Elemi resin is chiefly used commercially in varnishes and lacquers, and certain printing inks. It is used as a herbal medicine to treat bronchitiscatarrh, extreme coughing, mature skin, scars, stress, and wounds. The constituents include phellandrenelimoneneelemolelemicinterpineolcarvone, and terpinolene. (wikipedia) (not to be confused with the 1985 John Malkovich film "ELENI" or the 1983 book it's based on)
• • •

This theme is slightly kooky and fairly entertaining. Must be pretty difficult to come up with a symmetrical set of these 3xON phrases, because LONDON, ONTARIO is a pretty deep cut. I've been there … well, I drove past on my way to McMaster University in Hamilton. Anyway, I have first-hand experience of the place, is what I'm saying, and I don't know how commonly known LONDON, ONTARIO is in the States. TONY TONI TONÉ was very well known at one point, but I have a feeling that answer is going to be the primarily stumbling block for a good chunk of solvers today. They had a string of #1 R&B hits in the late '80s / early '90s. Raphael Saadiq (whose name is crying out to be in crosswords) has a pretty successful solo career now. Even if you had heard of them, it's quite possible you didn't know exactly how to spell their name. For that, you can certainly be forgiven.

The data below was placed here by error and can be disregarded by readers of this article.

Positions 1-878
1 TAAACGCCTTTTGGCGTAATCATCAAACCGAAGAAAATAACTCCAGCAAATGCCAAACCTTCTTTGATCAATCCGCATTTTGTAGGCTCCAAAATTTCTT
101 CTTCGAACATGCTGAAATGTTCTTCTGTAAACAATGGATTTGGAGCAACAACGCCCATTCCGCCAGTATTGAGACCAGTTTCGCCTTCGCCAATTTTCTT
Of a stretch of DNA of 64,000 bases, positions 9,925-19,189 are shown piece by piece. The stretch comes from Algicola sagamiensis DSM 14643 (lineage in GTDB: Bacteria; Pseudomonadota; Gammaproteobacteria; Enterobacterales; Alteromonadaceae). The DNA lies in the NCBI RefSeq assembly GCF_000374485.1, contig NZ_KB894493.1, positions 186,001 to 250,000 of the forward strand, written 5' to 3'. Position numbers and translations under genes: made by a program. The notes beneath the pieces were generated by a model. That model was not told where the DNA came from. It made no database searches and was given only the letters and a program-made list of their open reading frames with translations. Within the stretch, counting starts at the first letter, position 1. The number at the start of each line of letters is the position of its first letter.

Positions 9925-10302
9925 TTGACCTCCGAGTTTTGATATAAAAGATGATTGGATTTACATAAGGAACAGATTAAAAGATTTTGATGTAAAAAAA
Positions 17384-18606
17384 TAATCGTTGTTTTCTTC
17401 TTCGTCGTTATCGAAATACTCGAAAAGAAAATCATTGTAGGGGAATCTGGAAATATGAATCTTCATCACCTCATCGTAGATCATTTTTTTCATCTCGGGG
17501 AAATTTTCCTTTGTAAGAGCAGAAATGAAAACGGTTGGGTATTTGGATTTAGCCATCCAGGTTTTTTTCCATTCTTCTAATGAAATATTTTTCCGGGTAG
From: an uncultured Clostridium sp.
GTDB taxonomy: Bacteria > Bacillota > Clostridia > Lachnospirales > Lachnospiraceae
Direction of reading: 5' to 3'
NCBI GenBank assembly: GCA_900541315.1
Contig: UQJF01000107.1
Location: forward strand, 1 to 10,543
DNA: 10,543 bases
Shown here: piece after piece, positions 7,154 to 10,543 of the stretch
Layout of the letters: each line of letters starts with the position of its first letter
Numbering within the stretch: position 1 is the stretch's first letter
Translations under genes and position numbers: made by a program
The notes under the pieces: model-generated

ELEMI is pretty horrid, but most of the rest of the fill is pretty good. I thought the pedal was a "WAH WAH" pedal. Just one WAH? Wha? Puzzle played very easy for me, generally. One answer that gave me a little trouble was the one with perhaps the best (in the sense of craziest-sounding) clue—3D: Like sheer fabric or sautéed onions (TRANSLUCENT). Very nice (despite the duped ENT, which is also duped in TENTS and CENT, and which is anagrammed in TEN). Also, RAINS ON crossing MONSOON SEASON—hat tip to that. My only real mistake came at 52D: Choice on a gambling line (OVER). I had ODDS.

That is all.
Signed, Rex Parker, King of CrossWorld